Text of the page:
Experiences inspired offers of work
Doors open for intellectually disabled volunteersKIRSTY LAWRENCE
A Palmerston North woman's experiences with her son have inspired her to offer intellectually disabled volunteer work in her sweet shop.
Humbug on George St in Palmerston North is giving more back to the community than just delicious sweets.
There to help weigh, package, and charge you for your purchases are intellectually disabled shop assistants, and store owners Georgina Goulden and Mary Prichard say that sometimes they do the job even faster than themselves.
Mrs Prichard said that with having a son who has Down syndrome, she realised it would be difficult for him to get work after he finished school.
So she created a business where people with intellectual disabilities could work and gain experience.
Miss Goulden said the concept since opening the store had developed, with the original idea being only to work alongside the intellectually disabled who were still in school.
"But then as soon as we opened we had so many adults coming in asking if their adult child [with special needs] could come in and work, so we expanded that... I guess because we recognised the need for everyone else as well."
Shay Lines, 17, is in his third month of working in the store now, and said that he really enjoyed it.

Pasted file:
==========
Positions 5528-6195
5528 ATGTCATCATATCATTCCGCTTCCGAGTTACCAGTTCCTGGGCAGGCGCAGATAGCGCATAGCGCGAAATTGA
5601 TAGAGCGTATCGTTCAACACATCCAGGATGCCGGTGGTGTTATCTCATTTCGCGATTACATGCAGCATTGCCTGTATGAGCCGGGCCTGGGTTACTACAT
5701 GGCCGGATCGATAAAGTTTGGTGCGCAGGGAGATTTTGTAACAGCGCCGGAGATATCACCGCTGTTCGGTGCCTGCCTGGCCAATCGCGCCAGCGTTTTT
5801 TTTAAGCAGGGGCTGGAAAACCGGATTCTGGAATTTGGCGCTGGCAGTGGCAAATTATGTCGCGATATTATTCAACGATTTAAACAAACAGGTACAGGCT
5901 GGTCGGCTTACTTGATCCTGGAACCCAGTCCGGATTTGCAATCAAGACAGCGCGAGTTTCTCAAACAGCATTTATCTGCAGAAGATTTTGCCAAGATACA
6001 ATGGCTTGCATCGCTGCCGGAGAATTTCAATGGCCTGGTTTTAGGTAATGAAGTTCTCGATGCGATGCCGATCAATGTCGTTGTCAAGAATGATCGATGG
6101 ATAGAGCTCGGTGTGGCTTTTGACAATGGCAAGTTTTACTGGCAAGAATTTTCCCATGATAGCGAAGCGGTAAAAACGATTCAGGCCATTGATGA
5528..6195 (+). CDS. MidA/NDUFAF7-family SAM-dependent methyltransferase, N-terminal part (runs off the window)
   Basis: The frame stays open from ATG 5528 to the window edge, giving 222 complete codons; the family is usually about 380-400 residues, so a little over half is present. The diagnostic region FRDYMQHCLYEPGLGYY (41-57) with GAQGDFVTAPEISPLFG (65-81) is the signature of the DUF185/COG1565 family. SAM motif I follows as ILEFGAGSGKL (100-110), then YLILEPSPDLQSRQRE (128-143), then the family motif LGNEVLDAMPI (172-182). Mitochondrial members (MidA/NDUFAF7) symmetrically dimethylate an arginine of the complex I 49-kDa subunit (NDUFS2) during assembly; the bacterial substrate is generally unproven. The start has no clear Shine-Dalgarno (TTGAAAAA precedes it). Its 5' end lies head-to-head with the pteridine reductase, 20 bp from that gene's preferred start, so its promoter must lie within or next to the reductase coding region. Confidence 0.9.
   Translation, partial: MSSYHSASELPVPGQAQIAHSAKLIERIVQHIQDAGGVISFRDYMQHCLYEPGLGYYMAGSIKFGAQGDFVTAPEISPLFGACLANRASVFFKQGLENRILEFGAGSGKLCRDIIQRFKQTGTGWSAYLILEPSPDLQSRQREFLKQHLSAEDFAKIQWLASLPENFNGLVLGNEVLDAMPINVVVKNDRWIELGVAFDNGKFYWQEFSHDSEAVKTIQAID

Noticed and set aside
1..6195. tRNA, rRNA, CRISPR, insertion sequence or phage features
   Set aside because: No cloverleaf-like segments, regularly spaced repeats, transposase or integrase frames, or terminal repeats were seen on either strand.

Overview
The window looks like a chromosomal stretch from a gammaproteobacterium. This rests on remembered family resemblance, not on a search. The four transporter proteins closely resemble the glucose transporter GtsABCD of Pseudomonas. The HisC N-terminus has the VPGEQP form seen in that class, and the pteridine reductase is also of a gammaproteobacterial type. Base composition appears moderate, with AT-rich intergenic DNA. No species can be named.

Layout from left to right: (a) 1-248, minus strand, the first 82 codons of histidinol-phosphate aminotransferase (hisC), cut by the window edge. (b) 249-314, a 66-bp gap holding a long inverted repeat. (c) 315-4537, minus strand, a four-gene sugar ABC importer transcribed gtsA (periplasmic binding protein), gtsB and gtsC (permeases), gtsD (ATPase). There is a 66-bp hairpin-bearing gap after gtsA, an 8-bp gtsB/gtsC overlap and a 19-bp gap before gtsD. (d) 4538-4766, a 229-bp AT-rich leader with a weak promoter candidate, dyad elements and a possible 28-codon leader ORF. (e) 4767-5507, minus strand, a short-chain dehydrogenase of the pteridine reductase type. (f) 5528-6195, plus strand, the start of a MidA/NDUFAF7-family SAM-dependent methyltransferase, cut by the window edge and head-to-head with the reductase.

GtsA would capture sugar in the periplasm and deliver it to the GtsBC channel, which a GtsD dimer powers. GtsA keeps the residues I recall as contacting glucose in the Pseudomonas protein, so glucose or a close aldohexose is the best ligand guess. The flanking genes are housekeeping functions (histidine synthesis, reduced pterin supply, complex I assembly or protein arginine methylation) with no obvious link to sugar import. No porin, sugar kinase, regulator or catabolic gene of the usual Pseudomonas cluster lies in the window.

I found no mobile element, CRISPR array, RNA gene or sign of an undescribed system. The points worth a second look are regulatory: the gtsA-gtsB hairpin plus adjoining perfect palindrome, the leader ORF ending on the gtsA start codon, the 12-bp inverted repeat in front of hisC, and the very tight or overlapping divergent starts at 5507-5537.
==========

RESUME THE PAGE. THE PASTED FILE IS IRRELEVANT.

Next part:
"I like selling the lollies. [I can] weigh the lollies. It's a good place to work."
Having changed from the shop's previous location at Cuba St to the new home down George St, Miss Goulden said the move allowed the business room for growth.
"It's really good as we have a lot more space in the shop so we can have a lot more people on our roster."
Humbug is run as a business - at present the special-needs workers are there on a voluntary basis.
This is something Mrs Prichard would like to change. "Our aim is to gain enough contacts [and] enough work to open a warehouse and employ disabled young adults throughout the warehouse packaging, weighing, sorting, doing website management and eftpos."
The Humbug duo have high hopes for the future, wanting to create new business ventures for people with disabilities to work and grow in.
"In the future we would like to open a cafe called The Upside of Down... so it would be the upside of [having] down syndrome... challenging people's ideas of what is normal."
- © Fairfax NZ News
Do you agree with increased oil exploration?